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Saturday, February 14, 2009

Credit Repair Coach Explains What The Bureaus Are Not Telling You

By Cliff Pape

Were you aware that about 80% of credit reports have some type of wrong information in them? Many types of errors can have a big impact on lowering your score. Not to mention that those errors could be making you pay more for the loans you are getting. Some of these errors are as serious as accounts that are not even yours, or even false delinquencies.

Here are some common mistakes on credit reports:

41% of credit reports have inaccurate demographic information, including name, addresses, work history, and other personal information.

20% of credit reports fail to list major mortgage information, as well as other important loans that show your credit worthiness.

26% of credit reports incorrectly report accounts that you have closed. These may be reported as open, or as "closed by credit grantor." This could make it seem as though the lender cut you off due to poor payment history.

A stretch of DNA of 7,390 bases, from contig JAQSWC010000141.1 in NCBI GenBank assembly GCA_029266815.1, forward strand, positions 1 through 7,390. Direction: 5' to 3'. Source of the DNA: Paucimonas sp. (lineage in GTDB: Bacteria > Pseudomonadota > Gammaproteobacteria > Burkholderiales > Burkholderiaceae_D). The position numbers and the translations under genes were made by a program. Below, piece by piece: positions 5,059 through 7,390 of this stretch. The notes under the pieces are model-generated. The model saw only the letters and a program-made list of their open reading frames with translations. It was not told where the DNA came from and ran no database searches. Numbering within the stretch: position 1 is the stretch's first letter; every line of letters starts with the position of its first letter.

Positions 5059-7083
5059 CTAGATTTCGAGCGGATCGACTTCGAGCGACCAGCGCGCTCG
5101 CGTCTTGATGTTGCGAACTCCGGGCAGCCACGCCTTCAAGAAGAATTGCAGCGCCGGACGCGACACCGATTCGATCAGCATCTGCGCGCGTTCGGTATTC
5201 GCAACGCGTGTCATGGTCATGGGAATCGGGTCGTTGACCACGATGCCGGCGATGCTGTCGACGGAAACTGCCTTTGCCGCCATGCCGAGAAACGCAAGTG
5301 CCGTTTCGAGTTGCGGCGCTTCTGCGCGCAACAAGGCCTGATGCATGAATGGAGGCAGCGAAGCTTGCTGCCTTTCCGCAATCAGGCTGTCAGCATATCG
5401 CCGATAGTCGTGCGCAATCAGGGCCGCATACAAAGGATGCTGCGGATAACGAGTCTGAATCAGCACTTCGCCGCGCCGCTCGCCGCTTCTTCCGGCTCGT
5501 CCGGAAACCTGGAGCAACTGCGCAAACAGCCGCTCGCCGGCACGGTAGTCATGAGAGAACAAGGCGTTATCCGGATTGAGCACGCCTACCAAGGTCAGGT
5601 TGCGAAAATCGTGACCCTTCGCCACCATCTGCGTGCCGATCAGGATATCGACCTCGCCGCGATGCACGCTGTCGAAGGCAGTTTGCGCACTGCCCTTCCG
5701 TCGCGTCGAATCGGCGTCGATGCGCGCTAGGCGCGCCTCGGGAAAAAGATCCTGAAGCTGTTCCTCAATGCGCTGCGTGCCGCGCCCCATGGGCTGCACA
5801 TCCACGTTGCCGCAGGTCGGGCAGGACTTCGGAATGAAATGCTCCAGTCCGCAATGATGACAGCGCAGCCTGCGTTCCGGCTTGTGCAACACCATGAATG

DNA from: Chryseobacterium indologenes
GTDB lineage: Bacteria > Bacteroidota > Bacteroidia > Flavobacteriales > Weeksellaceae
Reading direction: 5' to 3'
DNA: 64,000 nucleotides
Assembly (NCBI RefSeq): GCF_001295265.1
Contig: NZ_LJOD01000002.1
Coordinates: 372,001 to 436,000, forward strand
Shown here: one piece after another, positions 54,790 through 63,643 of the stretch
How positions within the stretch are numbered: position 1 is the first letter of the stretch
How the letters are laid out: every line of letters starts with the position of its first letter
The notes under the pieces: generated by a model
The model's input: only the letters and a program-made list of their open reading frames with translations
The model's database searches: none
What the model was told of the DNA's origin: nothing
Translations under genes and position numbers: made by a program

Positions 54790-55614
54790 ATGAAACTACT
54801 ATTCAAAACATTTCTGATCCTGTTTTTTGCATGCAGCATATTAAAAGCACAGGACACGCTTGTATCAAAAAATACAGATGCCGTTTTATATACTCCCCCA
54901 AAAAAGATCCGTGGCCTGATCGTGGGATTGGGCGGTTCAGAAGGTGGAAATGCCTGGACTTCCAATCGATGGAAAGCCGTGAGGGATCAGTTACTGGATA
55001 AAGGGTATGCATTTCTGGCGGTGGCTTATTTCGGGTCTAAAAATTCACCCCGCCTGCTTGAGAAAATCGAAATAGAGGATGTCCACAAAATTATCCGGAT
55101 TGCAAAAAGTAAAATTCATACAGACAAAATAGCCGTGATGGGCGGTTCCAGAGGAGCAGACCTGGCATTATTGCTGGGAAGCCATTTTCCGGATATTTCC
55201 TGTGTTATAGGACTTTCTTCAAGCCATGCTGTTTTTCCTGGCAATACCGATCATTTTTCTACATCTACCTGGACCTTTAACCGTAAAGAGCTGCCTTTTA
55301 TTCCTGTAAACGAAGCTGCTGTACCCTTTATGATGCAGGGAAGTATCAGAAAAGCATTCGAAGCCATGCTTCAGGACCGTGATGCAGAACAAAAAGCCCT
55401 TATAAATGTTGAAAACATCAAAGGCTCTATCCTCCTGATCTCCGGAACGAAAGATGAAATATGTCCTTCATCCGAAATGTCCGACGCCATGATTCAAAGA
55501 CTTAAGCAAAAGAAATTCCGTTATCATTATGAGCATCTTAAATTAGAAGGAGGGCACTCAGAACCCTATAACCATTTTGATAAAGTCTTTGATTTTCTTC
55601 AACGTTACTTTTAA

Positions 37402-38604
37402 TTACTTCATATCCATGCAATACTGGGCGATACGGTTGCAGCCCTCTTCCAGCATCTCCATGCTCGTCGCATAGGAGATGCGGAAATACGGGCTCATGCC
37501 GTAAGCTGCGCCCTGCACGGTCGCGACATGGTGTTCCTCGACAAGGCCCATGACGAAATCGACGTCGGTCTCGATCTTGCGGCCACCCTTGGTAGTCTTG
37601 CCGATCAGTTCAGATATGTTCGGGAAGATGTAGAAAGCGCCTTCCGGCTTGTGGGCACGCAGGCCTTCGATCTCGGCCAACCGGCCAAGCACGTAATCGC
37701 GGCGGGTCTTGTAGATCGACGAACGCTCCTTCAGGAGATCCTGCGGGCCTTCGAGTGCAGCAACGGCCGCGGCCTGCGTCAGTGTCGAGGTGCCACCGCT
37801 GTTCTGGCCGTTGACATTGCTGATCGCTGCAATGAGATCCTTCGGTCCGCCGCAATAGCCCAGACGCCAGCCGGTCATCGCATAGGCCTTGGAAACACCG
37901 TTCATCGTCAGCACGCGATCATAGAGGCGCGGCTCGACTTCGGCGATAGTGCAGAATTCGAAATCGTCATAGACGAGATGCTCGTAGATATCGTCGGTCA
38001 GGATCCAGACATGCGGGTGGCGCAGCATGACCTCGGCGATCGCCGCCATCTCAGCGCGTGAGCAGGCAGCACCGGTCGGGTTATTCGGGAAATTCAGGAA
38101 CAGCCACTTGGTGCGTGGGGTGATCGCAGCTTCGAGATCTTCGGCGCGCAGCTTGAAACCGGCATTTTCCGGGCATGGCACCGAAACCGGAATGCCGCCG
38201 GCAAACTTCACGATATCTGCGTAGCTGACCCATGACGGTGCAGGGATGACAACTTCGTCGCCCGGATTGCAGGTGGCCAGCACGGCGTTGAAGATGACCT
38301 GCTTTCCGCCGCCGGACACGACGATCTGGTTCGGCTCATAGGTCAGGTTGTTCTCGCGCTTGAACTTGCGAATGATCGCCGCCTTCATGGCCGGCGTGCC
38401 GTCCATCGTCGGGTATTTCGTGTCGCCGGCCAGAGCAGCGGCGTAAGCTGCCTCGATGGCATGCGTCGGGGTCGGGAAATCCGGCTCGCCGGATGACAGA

So where could you go from here?

Get a copy of your report and check it over thoroughly. You will need to check even seemingly obvious data like your name, addresses (current and past), birth date, social security number, and so on. Yes, it's a hassle to have to verify the simplest information, but you should do it anyway.

Make sure that you take a close look at every single account entry on your credit report, from start to finish. You'll need to verify that each account is reported correctly. Pay especially close attention to credit limits, balances owed, open date, and current activity, etc.

It's important to review the inquiries section to check what companies have been requesting copies of your credit report. If you find companies that you don't remember having requested credit from, then you should contact them right away to make sure someone else isn't applying for credit with your personal information.

After you've gone through your credit report with fine tooth comb, you'll need to address any errors you find. There are a few ways to go about this. You can write dispute letters yourself to the creditor or the credit bureaus, work with a company to help you in this process, or seek out the services of an attorney.

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